Mott Keynotes GTC Southwest

'We have an organization of show me the metrics, show me the money. Did we accomplish what we wanted to do -- and we feed that back into the process.'

by / February 2, 2005
Randall Mott, senior VP and CIO of Dell Inc., addressed an overflow crowd in Austin, Texas, Wednesday morning as the keynote speaker at the 16th annual Government Technology Conference. Dell, said Mott, produces more revenue online than Amazon, Yahoo and eBay combined, and has had to deal with some of the same large challenges faced by government agencies. "How do you as IT leaders think about IT?" he asked. "How do you plan it and deal with challenges? How do you manage your portfolio? What percentage do you spend on legacy systems, and how much time do you spend just keeping the lights on?"

Twenty years ago, said Mott, innovation was the hallmark of the IT industry, but now 85 percent of its resources is devoted to maintaining legacy systems. Many sectors have failed to take advantage of changes and innovations in the industry, because they are upgrading old mainframes and in effect running in place. Preferable to this "scale up" approach, is what Mott called "scale out," parallel processing with standard building blocks. "If you have four four-ways and add another, you buy the newest four way. That's a fundamental shift from scale up to scale out."

Mott described in some detail Dell's methodology to track projects, derive metrics for on-time completion of some 800 active projects, consolidate databases and increased interoperability. "We have an organization of 'show me the metrics, show me the money,' said Mott. "Did we accomplish what we wanted to do -- and we feed that back into the process."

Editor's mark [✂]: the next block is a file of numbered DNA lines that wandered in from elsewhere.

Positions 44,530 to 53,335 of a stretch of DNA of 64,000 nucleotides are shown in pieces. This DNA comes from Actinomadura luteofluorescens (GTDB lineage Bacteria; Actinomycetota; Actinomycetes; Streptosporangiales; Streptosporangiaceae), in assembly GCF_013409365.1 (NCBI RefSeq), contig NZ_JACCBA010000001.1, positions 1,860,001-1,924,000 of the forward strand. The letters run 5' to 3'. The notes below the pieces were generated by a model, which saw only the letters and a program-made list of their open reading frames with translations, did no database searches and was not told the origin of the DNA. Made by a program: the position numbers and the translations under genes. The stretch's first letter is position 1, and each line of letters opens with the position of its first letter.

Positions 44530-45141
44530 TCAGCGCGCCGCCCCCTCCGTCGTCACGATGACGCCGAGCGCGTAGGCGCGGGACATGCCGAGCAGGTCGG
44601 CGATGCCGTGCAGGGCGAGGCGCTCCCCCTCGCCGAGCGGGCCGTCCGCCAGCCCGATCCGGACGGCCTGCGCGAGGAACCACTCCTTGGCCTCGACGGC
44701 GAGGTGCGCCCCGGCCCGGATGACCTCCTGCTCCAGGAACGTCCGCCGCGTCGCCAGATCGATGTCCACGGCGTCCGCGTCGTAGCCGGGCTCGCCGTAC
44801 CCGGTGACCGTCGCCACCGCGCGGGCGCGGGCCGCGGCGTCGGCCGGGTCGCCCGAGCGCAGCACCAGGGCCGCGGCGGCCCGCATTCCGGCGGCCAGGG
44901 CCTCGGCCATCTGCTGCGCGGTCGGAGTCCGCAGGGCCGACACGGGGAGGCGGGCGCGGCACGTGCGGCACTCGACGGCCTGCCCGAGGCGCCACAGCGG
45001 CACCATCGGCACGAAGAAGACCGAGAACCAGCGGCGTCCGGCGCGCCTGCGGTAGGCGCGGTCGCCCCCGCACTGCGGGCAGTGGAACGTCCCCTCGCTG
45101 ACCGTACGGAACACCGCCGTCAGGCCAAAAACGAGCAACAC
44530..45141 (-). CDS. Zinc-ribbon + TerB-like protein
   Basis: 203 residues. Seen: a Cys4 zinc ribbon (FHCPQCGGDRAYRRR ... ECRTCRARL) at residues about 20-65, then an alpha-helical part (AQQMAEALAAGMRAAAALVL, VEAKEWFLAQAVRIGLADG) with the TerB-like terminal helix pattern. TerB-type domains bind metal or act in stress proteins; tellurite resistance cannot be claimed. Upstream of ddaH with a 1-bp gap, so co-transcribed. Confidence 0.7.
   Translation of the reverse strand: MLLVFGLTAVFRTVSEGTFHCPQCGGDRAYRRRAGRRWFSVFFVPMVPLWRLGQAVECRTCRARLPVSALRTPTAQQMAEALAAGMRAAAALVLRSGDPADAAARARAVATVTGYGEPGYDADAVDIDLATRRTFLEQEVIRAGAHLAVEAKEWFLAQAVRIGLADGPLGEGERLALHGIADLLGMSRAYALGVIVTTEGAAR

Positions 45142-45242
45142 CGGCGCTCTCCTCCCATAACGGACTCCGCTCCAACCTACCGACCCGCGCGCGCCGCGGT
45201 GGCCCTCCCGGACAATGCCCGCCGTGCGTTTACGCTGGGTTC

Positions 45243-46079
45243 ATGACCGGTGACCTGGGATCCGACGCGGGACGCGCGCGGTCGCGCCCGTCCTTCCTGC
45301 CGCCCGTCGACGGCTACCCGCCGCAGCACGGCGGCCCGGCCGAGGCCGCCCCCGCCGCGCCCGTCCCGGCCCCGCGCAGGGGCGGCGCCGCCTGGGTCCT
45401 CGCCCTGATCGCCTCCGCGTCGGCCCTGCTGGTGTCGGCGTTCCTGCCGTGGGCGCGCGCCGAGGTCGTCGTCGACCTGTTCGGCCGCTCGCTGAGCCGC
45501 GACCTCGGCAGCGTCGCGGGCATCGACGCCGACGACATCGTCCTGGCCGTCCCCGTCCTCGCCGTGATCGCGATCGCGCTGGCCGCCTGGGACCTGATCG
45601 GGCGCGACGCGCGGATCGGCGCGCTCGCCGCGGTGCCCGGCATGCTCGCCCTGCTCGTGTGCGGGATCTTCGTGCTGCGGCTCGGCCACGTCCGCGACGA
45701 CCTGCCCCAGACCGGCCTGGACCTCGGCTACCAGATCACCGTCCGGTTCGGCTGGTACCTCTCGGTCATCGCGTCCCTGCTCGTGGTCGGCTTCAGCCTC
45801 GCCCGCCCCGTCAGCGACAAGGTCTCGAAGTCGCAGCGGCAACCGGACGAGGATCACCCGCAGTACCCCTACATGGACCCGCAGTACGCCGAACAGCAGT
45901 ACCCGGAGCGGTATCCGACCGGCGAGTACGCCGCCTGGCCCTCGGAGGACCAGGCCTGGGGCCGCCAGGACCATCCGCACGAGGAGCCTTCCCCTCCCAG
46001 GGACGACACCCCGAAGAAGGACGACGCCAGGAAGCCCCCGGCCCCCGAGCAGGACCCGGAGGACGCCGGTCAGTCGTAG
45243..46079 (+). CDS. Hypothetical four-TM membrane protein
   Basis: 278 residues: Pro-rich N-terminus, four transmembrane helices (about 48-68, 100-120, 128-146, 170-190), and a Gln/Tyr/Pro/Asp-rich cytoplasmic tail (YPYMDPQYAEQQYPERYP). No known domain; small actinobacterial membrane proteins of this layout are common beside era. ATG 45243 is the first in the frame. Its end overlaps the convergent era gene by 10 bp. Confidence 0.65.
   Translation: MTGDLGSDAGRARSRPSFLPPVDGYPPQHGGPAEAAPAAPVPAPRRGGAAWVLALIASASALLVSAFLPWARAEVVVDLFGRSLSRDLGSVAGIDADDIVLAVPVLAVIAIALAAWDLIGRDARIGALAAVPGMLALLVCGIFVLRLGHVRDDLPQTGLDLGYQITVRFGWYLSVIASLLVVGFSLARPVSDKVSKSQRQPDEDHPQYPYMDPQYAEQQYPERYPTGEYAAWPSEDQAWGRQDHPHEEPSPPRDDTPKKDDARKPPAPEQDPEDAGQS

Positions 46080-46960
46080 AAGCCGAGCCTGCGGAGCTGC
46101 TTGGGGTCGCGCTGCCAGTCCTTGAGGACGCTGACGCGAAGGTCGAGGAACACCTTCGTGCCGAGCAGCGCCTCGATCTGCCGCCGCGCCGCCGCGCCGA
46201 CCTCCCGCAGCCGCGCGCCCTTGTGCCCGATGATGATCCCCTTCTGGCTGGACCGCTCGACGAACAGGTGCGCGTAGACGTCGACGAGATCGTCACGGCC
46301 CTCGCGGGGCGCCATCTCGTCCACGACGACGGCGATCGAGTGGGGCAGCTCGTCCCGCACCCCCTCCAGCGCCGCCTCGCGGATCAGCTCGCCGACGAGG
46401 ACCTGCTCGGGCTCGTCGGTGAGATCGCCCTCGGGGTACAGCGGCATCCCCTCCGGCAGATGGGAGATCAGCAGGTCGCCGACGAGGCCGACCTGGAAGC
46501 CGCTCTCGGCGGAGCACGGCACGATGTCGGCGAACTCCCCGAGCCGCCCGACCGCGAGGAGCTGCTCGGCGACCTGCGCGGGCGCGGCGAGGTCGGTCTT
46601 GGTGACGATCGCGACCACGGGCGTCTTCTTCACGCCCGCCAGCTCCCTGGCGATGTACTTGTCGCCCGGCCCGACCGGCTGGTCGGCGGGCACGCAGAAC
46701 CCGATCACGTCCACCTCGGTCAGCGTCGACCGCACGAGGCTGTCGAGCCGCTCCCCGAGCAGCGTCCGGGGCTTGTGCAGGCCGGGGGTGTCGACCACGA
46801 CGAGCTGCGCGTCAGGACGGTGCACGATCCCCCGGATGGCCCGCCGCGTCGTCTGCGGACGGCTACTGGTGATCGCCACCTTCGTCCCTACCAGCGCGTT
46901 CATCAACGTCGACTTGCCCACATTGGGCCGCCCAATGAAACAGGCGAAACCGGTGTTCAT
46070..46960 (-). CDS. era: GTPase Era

Ontime delivery of projects, said Mott is at 92 percent with the standard for late set at one day, and I/T expenses as a percent of revenue actually dropped from 1.91 percent to 1.43 percent from FY01 to FY05. Those are the kind of metrics, said Mott, that increase an IT organization's credibility and support within the enterprise.
Wayne Hanson

Wayne E. Hanson served as a writer and editor with e.Republic from 1989 to 2013, having worked for several business units including Government Technology magazine, the Center for Digital Government, Governing, and Digital Communities. Hanson was a juror from 1999 to 2004 with the Stockholm Challenge and Global Junior Challenge competitions in information technology and education.

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